Direct short-term effects of EBP teaching: change in knowledge, not in attitude; a cross-cultural comparison among students from European and Asian medical schools

Widyahening, I.S. and van der Heijden, G.J.M.G. and Moy, F.M. and van der Graaf, Y. and Sastroasmoro, S. and Bulgiba, A. (2012) Direct short-term effects of EBP teaching: change in knowledge, not in attitude; a cross-cultural comparison among students from European and Asian medical schools. Medical Education Online, 17.

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Abstract

Introduction: We report about the direct short-term effects of a Clinical Epidemiology and Evidence-based Medicine (CE-EBM) module on the knowledge, attitude, and behavior of students in the University Medical Center Utrecht (UMCU), Universitas Indonesia (UI), and University of Malaya (UM). Methods: We used an adapted version of a 26-item validated questionnaire, including four subscales: knowledge, attitude, behavior, and future use of evidence-based practice (EBP). The four components were compared among the students in the three medical schools before the module using one-way ANOVA. At the end of the module, we measured only knowledge and attitudes. We computed Cronbach's α to assess the reliability of the responses in our population. To assess the change in knowledge and attitudes, we used the paired t-test in the comparison of scores before and after the module. Results: In total, 526 students (224 UI, 202 UM, and 100 UMCU) completed the questionnaires. In the three medical schools, Cronbach's α for the pre-module total score and the four subscale scores always exceeded 0.62. UMCU students achieved the highest pre-module scores in all subscales compared to UI and UM with the comparison of average (SD) score as the following: knowledge 5.04 (0.4) vs. 4.73 (0.69) and 4.24 (0.74), p<0.001; attitude 4.52 (0.64) vs. 3.85 (0.68) and 3.55 (0.63), p<0.001; behavior 2.62 (0.55) vs. 2.35 (0.71) and 2.39 (0.92), p=0.016; and future use of EBP 4.32 (0.59) vs. 4.08 (0.62) and 3.7 (0.71), p<0.01. The CE-EBM module increased the knowledge of the UMCU (from average 5.04±0.4 to 5.35±0.51; p<0.001) and UM students (from average 4.24±0.74 to 4.53±0.72; p<0.001) but not UI. The post-module scores for attitude did not change in the three medical schools. Conclusion: EBP teaching had direct short-term effects on knowledge, not on attitude. Differences in pre-module scores are most likely related to differences in the system and infrastructure of both medical schools and their curriculum.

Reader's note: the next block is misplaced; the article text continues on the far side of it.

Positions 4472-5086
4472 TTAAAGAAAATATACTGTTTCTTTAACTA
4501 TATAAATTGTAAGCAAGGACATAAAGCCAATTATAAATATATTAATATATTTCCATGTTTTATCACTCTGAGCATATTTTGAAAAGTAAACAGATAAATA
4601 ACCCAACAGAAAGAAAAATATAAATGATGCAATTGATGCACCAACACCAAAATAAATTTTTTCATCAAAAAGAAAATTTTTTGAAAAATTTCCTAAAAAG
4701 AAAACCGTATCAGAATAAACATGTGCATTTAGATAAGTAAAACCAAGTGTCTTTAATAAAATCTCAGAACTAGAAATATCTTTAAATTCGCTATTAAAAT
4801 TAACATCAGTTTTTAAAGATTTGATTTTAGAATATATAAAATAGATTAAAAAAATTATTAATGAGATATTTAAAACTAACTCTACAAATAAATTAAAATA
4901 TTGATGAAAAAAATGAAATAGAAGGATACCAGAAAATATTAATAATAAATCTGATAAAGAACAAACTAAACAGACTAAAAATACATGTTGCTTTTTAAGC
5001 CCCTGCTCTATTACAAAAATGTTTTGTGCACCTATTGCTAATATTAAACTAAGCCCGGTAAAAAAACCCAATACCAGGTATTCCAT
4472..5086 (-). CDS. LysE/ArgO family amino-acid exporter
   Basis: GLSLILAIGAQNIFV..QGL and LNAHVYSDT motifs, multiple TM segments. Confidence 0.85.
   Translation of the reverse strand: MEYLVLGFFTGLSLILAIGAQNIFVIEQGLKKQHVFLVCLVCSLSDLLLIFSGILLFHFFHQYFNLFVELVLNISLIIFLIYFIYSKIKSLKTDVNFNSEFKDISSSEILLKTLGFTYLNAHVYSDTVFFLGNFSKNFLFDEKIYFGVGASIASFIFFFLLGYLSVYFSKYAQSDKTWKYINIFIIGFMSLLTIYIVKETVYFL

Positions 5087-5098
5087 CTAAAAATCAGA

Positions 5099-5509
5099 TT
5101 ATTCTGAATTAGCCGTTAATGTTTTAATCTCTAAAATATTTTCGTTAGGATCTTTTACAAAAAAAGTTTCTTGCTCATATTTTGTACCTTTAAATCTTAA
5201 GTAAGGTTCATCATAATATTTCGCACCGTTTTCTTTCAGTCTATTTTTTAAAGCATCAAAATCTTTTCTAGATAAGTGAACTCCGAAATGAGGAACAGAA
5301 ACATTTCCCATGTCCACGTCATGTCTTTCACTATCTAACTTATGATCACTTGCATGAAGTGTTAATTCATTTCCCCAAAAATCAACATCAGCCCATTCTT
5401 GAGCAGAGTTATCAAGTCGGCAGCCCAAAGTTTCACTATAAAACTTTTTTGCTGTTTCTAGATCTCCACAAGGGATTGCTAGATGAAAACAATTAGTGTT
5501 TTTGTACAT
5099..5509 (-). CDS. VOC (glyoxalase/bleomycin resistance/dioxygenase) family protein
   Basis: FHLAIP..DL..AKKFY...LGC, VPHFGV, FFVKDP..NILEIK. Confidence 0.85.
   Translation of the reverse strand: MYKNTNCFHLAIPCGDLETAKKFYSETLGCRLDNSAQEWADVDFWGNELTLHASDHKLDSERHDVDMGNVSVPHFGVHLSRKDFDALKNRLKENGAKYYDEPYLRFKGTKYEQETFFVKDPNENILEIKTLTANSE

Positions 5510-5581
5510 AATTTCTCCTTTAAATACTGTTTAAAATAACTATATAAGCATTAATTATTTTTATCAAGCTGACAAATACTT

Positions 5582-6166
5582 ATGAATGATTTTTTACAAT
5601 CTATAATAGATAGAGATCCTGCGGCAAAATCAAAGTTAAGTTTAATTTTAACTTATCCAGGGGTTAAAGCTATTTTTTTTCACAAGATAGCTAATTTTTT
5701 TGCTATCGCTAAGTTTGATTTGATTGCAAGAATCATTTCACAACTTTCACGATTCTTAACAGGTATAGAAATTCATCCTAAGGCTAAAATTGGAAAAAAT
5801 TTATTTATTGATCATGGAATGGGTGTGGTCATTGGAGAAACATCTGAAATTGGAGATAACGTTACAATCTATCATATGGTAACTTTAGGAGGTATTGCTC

Item Type: Article
Additional Information: Department of Social and Preventive Medicine, Faculty of Medicine Building, University of Malaya, 50603 Kuala Lumpur, MALAYSIA
Uncontrolled Keywords: Evidence Based Medicine, knowledge, attitude, behavior, medical students
Subjects: R Medicine
Divisions: Faculty of Medicine
Depositing User: Ms Haslinda Lahuddin
Date Deposited: 15 Jan 2013 02:15
Last Modified: 15 Jan 2013 02:15
URI: http://eprints.um.edu.my/id/eprint/4482

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